1955 Dodge Royal Lancer: Flair Fashioned!
Dodge finally got some style in 1955. Not that the ’54 was ungainly, but starting in 1949, Dodges (and its Plymouth, DeSoto, and Chrysler brethren) got a little taller, plainer, and narrower than the competition, famously so due to then-Chrysler president K. T. Keller requiring a man to be able to get into a Chrysler Corporation product and not have his hat knocked off in the process. Yes. Hats were important in 1949.
All of the Chrysler Corporation vehicles for 1955 were redesigned, from basic Plymouth Savoy to the top-of-the-line Imperial, which became a separate marque, a la Cadillac and Lincoln, instead of the fanciest Chrysler, although then and to this day, these cars are still far too frequently referred to as “Chrysler Imperials.” The ’55s were much more modern and stylish than the somewhat staid 1949–54 models.
It was all part of Chrysler Corporation’s so-called “100 Million Dollar Look,” so named due to the reported cost of the all-new redesigned lineup.
As the brochure extolled, “New ’55 Dodge … Flair-fashioned and alive with beauty! Expect the unexpected when you take command of the brilliant new ’55 Dodge. Expect a new reserve of power, new ride, new handling ease … new luxury features and advances that cater to your every comfort, pleasure, and pride!”
Among the new optional items prominently featured for 1955 were a four-way power front seat, power windows, and “new, improved Full-Time Coaxial Power Steering.” Automatic transmissions now had a control lever sticking out of the instrument panel fascia. A standard feature on all models was the “New Horizon” wrapped windshield. As the brochure bragged, it was the “car of a hundred exciting surprises.”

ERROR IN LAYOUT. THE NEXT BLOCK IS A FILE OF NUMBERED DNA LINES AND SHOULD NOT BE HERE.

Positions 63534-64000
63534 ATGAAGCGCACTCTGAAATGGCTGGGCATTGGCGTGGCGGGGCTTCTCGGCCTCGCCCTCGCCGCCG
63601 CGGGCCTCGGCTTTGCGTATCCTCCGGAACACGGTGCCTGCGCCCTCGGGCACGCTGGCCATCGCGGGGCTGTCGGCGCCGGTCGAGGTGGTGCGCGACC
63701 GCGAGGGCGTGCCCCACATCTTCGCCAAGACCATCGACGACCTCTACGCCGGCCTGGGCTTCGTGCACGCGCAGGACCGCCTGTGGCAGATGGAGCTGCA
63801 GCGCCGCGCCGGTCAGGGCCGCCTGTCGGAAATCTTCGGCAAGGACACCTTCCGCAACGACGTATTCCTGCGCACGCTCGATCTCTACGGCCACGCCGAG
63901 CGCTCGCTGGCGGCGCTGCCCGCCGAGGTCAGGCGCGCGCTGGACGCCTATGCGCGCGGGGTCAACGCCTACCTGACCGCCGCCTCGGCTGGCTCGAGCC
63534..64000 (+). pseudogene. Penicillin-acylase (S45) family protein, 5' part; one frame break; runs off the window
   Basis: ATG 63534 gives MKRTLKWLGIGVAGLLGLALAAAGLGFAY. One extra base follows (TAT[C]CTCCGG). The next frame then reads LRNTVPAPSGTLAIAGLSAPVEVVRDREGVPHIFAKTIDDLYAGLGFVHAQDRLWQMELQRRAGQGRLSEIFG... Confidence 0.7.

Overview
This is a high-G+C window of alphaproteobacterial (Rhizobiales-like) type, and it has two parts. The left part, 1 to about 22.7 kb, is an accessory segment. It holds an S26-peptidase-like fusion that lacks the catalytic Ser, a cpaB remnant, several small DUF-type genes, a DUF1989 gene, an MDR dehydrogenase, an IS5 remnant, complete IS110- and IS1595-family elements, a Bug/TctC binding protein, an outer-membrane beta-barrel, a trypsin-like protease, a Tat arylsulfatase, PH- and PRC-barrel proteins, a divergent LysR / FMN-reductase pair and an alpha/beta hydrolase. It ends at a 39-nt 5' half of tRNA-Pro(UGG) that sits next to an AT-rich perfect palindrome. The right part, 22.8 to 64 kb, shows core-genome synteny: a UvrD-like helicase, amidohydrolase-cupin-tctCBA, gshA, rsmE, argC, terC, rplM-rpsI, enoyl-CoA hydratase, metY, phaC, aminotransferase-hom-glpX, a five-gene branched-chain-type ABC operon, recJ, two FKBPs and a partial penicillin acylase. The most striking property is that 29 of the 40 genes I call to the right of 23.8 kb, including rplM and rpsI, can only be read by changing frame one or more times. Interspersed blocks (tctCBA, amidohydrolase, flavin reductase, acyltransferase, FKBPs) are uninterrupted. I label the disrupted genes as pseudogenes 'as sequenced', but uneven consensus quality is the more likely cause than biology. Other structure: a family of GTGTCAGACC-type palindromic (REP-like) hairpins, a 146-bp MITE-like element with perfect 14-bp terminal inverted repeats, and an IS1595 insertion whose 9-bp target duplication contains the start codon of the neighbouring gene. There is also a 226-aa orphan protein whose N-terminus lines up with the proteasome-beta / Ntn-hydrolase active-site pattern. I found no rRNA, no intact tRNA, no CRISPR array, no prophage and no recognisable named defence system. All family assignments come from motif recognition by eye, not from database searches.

There were three model lines for 1955: the base Coronet, mid-level Royal, and the top-of-the-line Custom Royal. One cool new feature, and oh-so 1950s, was the three-tone paint option. And the colors! So many colors! Among the unashamedly bright and cheerful selections were Chiffon Green, Cameo Red, Parisian Blue, and Fantasy Yellow.
Regardless of model designation, the 1955 Dodges had a 120-inch wheelbase, an overall length of 212.1 inches, and were first revealed to the buying public on November 17, 1954.
Model year production was 273,286 units, while the calendar year sales totaled 313,038 vehicles.
Our featured car is a two-door Royal Lancer, Lancer being Dodge’s designation for pillarless hardtop, regardless of model. It had a factory price of $2370 (about $27,150 today), a curb weight of 3425 pounds, and production of 25,831 units.
The other Royal models included a four-door sedan, six-passenger station wagon, and an eight-passenger station wagon. If you wanted a convertible, you had to splurge for the top-of-the-line Custom Royal version for $2723 ($31,195).
While the basic coronets came with a 123 horsepower, 230-cubic-inch six-cylinder engine, both the Royal and Custom Royal came with the 270-cu-in Red Ram V-8 with 175 horsepower.
If that wasn’t enough power for you, you could also get the Super Red Ram V-8 with 183 horsepower at 4400 RPM. That last figure was with the Stromberg two-barrel carburetor, but if you ordered the Carter four-barrel carb, power was bumped to 193 horsepower at 4400 RPM.
And while the majority of ’55 Dodges were introduced in November 1954, the Royal Lancer and the Coronet Sierra station wagon appeared a little bit later on December 17. The Custom Royal four-door Lancer appeared in April.
Perhaps the most unusual 1955 Dodge was the La Femme package, available only as a two-door Lancer hardtop. It came only in Heather Rose and Sapphire White two-tone color combinations.
Meant to appeal to the fashionable sophisticated woman, special features of the La Femme included color-keyed floral-tone upholstery, an umbrella, cape, boots, and even a shoulder bag.
No matter who you ask, response to this special model was likely not what Dodge had hoped for. Though the package returned for 1956, it is estimated that less than 2500 were made in 1955–56.
As a matter of fact, when I first spotted our featured car at the weekly Freight House cruise-in on the Davenport riverfront back on May 17, I thought it was a La Femme, but closer examination proved it was just a very brightly hued Royal Lancer hardtop.
So while it was perhaps not quite the rare birdie I initially thought, it was still a beautiful car, and I was pleased as punch to gawk at it! I’d happily and proudly drive it.